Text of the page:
N-165. Evaluating the Diversity of Anoxyphototrophic Bacteria in Young and Mature Tropical Hypersaline Microbial Mats using Culture-Independent Approaches

F. J. Sanchez-Rivera, C. Rios-Velazquez;
Univ. of Puerto Rico, Mayaguez, PR.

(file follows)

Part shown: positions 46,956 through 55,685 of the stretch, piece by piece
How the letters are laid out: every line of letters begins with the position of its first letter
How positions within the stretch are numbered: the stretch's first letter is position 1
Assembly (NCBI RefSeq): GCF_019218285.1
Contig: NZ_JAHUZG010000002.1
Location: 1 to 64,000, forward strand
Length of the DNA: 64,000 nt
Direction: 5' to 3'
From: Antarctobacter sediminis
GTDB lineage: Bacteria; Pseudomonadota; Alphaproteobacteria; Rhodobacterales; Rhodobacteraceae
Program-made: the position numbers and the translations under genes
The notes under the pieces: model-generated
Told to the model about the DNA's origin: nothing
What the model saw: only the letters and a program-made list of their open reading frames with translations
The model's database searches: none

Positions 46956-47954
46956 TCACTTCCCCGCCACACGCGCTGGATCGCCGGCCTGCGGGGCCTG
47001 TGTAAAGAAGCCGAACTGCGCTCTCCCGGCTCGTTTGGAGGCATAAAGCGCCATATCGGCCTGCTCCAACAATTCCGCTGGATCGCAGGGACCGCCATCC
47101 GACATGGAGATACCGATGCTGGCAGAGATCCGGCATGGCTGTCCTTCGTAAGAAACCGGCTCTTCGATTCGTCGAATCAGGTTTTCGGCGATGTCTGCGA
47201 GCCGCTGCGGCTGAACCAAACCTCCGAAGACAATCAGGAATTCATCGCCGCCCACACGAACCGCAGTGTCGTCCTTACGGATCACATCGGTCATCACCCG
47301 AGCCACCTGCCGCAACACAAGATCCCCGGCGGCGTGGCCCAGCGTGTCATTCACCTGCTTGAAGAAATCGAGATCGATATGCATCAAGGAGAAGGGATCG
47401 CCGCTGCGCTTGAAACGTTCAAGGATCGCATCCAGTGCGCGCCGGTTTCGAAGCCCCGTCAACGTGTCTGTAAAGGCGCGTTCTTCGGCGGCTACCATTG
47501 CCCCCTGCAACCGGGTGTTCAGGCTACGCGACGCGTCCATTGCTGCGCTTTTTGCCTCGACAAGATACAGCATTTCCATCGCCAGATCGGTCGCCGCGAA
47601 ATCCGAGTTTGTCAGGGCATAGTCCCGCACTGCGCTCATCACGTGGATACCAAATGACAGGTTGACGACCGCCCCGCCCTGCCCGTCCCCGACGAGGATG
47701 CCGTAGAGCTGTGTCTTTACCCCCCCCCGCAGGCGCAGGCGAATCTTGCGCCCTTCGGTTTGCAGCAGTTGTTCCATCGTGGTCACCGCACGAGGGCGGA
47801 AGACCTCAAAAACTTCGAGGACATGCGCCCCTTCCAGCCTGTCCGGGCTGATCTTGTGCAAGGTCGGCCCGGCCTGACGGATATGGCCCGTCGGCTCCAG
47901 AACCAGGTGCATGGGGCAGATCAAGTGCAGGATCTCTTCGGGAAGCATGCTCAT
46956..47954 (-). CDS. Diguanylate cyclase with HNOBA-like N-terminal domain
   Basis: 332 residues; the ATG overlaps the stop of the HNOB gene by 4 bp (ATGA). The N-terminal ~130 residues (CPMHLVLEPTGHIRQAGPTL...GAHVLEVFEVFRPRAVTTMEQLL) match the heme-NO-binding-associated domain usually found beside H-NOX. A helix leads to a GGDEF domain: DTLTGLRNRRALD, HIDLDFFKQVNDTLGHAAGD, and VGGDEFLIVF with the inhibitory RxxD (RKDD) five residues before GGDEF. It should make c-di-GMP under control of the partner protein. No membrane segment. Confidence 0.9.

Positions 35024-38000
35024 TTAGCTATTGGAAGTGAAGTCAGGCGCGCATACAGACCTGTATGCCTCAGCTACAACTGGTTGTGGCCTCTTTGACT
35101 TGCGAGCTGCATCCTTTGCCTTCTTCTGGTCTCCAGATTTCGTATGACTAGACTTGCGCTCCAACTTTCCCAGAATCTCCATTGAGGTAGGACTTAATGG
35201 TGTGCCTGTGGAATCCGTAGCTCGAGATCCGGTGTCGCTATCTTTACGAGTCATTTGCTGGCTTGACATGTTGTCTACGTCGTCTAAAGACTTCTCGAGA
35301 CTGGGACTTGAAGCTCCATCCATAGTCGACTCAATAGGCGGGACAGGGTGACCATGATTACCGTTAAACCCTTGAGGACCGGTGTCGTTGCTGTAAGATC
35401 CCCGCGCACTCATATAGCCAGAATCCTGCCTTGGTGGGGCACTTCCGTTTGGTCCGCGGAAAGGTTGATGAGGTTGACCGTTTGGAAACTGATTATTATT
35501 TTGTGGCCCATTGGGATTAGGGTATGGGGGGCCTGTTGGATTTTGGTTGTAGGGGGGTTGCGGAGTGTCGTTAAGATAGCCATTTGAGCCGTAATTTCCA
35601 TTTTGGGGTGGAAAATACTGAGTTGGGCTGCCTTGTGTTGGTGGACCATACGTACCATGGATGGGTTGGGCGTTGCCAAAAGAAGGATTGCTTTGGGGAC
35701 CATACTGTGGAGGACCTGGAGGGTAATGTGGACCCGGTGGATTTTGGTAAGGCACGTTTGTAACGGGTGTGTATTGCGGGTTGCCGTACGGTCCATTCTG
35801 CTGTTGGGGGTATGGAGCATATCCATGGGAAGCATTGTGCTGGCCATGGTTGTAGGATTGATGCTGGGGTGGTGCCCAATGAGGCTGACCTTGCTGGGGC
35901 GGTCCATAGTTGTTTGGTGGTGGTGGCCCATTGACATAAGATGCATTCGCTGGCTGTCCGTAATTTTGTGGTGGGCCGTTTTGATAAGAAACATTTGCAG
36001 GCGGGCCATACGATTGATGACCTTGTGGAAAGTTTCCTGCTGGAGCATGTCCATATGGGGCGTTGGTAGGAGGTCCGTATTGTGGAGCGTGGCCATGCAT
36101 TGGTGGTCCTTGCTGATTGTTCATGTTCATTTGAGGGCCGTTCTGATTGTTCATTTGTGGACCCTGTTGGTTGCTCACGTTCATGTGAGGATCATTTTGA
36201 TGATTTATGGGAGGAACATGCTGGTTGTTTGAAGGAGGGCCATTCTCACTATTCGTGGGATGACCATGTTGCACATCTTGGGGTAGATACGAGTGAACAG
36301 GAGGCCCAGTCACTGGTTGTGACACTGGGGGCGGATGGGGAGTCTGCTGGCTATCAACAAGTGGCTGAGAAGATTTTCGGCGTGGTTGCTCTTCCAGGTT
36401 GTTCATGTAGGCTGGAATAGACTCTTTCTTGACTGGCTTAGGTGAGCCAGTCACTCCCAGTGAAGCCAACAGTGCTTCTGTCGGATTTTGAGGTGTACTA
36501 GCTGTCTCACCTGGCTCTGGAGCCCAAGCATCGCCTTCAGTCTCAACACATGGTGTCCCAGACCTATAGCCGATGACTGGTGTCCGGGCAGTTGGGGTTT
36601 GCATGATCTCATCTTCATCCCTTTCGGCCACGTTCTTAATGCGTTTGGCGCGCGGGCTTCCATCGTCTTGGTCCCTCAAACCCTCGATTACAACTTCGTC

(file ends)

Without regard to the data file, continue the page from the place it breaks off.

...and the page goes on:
Microbial mats are stratified organosedimentary microbial communities that are vertically distributed in terms of many physical, chemical and biological factors. These microecosystems are typically organized in three layers: a green layer; a pink layer; and a black layer. Each of these layers is characterized by the presence of specific microbial groups. The Tropical Hypersaline Microbial Mats (THMMs) from Puerto Rico exhibit this characteristic layered organization. Our main interest lies in the pink layer, which is mostly populated by Anoxyphototrophic Bacteria (APBs). It is our purpose to assess the diversity of APBs by means of both culture-dependent and culture-independent methods. Here, we present a culture-independent strategy based on the development of pufM gene libraries to evaluate the diversity of APBs in two differentially developed THMMs (mature and young), exposed to seasonal variations (dry and rainy seasons). Due to the fact that mature THMMs exhibit a highly organized and defined structure during both seasons, we expected to obtain a higher degree of diversity in mature mats. Total DNA was extracted from each THMM (rainy season samples) using a chemical-mechanical direct method. In order to detect APBs, pufM (~230bp) was amplified from each sample by PCR. Then, amplicons were cloned onto a vector, which was further transformed into a bacterial host. After obtaining a pufM library, nine clones were randomly selected and tested for the presence of the amplicon. To test whether these clones exhibited differences in their pufM gene composition, these amplicons were subjected to a RFLP analysis using HaeIII restriction enzyme. Based on HaeIII RFLP patterns, six molecular morphotypes were found in the mature mat, whereas only three where found in the young mat. Of the six molecular morphotypes from the mature mat, four of them are unique to that THMM, while only one molecular morphotype from the young mat is unique to that THMM. Both THMMs share two molecular morphotypes, which may suggest that they belong to a common group of microorganisms. In silico analysis is being carried out to assign APBs genus to each molecular morphotype and confirm the common morphotypes in both THMMs.